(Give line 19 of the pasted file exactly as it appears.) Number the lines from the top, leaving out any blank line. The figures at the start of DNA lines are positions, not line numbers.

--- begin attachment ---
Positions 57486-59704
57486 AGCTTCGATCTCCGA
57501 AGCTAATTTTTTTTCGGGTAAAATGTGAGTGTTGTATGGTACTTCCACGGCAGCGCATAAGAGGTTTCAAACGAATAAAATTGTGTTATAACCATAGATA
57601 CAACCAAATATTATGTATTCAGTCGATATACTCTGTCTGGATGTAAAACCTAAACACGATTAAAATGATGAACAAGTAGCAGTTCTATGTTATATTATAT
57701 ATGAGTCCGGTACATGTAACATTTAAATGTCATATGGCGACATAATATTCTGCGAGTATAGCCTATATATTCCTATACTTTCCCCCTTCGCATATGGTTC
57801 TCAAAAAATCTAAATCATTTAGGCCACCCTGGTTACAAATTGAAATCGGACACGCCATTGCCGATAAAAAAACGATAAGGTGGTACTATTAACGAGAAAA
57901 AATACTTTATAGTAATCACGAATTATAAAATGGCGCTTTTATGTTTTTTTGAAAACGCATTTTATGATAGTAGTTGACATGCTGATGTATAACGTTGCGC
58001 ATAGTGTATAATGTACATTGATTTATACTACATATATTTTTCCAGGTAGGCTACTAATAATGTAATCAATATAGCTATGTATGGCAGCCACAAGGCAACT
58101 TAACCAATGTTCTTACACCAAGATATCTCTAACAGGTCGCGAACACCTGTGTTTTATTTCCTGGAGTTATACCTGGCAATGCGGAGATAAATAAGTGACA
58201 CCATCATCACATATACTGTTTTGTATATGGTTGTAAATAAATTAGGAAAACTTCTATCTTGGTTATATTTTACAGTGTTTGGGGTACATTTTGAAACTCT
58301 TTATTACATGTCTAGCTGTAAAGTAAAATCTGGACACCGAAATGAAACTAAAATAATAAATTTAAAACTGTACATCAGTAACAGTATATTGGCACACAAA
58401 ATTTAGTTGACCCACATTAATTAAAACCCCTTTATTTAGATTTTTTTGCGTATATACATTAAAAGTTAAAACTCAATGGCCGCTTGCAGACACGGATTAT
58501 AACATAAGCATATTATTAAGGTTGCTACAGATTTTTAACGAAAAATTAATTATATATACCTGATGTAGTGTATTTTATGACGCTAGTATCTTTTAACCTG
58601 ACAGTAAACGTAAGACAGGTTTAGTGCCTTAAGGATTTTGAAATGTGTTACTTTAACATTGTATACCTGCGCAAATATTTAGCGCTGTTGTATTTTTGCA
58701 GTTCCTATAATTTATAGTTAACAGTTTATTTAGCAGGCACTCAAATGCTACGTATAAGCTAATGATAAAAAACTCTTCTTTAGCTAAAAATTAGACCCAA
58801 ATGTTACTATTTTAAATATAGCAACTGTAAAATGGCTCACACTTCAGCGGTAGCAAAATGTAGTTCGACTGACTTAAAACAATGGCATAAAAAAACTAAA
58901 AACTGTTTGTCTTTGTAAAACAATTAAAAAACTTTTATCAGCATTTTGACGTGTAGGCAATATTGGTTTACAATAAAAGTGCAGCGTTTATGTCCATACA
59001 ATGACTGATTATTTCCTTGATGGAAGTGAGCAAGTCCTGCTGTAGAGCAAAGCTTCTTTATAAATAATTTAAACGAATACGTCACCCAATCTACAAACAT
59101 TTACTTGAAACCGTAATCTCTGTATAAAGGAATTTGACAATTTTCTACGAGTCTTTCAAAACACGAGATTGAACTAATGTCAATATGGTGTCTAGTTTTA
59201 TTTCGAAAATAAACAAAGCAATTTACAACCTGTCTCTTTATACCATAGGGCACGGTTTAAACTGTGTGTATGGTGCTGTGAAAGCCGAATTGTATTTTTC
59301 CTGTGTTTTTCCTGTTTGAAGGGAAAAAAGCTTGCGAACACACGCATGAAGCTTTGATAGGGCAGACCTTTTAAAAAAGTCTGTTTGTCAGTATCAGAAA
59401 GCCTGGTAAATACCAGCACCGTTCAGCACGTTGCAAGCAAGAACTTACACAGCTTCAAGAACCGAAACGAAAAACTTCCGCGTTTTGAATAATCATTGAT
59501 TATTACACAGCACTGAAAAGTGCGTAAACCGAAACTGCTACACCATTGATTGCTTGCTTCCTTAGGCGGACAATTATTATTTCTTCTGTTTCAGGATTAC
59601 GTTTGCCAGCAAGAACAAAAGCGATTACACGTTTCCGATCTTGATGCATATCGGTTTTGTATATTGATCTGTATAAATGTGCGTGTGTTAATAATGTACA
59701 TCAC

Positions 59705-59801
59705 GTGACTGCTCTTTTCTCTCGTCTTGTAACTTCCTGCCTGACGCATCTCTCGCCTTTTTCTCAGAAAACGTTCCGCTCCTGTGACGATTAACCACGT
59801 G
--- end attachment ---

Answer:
59101 TTACTTGAAACCGTAATCTCTGTATAAAGGAATTTGACAATTTTCTACGAGTCTTTCAAAACACGAGATTGAACTAATGTCAATATGGTGTCTAGTTTTA